Just so you don’t think that I’m laying the blame for everything at my mother’s feet, I’ll try to spend some print time on her for a change. I love my mother, I really do. But it is a love that comes at a steep price. My mother once went almost four months without speaking to me, and to this day, I’m not really sure which sin I committed. I called her during this time, and left messages on her answering machine, but she would never pick up. Actually, I hadn’t committed the sin, my eldest son had, if memory serves me correctly, but somehow, the entire situation grew to enormous proportions, and everyone in my house became persona non grata, even my youngest son, and he had no idea as to why. And then the cold war was over just as suddenly as it had begun, and no mention was made of the offense or the treaty. My son had called and apologized, just as he had done in the beginning. But apparently, this apology was better than the first, and so we could all move on. This is how my mother operates.
As she gets older, she becomes offended more easily; however, I do not know what offends her, so it is always prickly. For example, she pulled my Obama 08 yard sign up and threw it off to the side in my front yard several months ago, and then pretended that she had no idea as to who would do such a terrible thing. I pretended that I did not know that it was her. We pretend a lot.
I have gotten used to her method of conversing, which can best be described as non sequiturs in action. For example, start of conversation:
Mom: Well I told him about it. (pronouns have no antecedents; actually they do, but the antecedents were mentioned days before).
Me: Told who about what?
Mom: You know (exasperated at my ignorance). Bill, (names made up for privacy), Mary’s nephew. You remember him. I told him about the door.
Me: (at this point I can either pretend to remember Bill and Mary, neither of whom I have ever met in my life, and the conversation will progress more smoothly, or I can be honest. Which way I go is based on how much time and patience I have). Which door?
Mom: The storm door. Remember I told you that it needs to be replaced/painted/fixed?
Me: I thought that you had decided to buy a new one from Home Depot (conversation we had on Saturday)
Mom: I never said that.
Now other people might be frustrated at starting in the middle of a conversation discussing people you are supposed to know, but after years of doing this, I’m pretty much used to it. I will admit, though, that at times it drives the ever-loving bejeezus out of me and I start rebelling by saying that I’ve never met this person or heard of that person, and then we begin to have a stalemate.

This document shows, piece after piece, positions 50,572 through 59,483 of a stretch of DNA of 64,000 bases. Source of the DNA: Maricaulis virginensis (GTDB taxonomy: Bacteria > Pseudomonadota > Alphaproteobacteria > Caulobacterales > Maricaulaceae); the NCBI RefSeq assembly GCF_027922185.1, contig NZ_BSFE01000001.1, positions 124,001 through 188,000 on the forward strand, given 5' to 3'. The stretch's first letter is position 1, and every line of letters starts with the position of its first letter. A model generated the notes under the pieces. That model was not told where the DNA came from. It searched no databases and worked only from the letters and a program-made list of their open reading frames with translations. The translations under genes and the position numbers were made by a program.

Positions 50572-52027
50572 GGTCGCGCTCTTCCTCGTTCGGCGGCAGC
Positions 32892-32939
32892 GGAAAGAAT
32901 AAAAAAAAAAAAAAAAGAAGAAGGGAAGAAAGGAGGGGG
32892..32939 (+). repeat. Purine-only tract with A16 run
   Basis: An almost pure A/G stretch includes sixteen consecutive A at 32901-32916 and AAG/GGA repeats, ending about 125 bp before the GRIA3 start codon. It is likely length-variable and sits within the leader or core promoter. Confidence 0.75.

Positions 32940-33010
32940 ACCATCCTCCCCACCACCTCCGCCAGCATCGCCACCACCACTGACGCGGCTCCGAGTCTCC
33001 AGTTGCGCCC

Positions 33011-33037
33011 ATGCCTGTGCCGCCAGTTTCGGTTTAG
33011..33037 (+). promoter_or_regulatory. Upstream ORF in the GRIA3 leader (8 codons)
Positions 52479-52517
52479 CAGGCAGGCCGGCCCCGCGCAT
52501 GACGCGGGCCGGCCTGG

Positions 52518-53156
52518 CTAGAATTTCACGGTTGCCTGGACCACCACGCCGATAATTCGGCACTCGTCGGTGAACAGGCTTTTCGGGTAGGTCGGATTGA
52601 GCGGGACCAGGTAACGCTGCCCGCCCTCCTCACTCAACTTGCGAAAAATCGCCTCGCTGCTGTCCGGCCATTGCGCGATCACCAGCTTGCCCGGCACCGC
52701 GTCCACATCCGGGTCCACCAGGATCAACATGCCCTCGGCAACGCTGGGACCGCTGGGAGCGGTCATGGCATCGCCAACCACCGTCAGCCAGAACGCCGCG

This is not to say that my mother does not have her good points. She is very generous with most people, and she loves her grandchildren unconditionally but not uncritically. But she doesn’t have an internal censor button. For example, when I was pregnant with Eamonn, she actually said to me, “I knew that you weren’t carrying a girl because you weren’t pretty like you were when you were carrying the girls…” Let’s talk about the roots of my self-esteem problem, shall we? And then she does love to point out to me that I have put on weight, or ask me things like, “What in god’s name are you wearing?” because I obviously got dressed without a mirror or a clue.
I have tried many times to unravel the mystery that is my mother. She was the baby of 12 children—eight boys and 4 girls—a child of the great depression. At one time, her family was fairly well-to-do, but her father drank most of it away. She lost her own mother when she was just eight years old, and that had to affect her own ability to mother. Her father was a stern man. She grew up in a small town in North Carolina, but ended up traveling all over the world as a result of marrying a sailor. She had to have some rebellion in her; after all, she married a Filipino man when it was still considered an interracial marriage. She has lived through hurricanes and monsoons. She has lived without much at all, and she has dined at embassies. She is a walking contradiction, my mother. That’s probably why I really don’t understand her.
But I suppose that I am not unlike most adult women. We love our mothers, but we wonder why they continue to tax us and demand so much of us. Will we ever get to a point at which we feel adequate in their eyes? Or is this just me? I don’t think so, not after talking to my friends. Is this one of those puzzles in life that is never meant to be answered? The more you ponder it, the more confused you become by it? Is it the mother enigma, the holy grail for daughters, the real answer to the riddle of the Sphinx: Can any daughter truly please her mother during her mother’s lifetime without going mad in the trying?
Uh, that would be a no.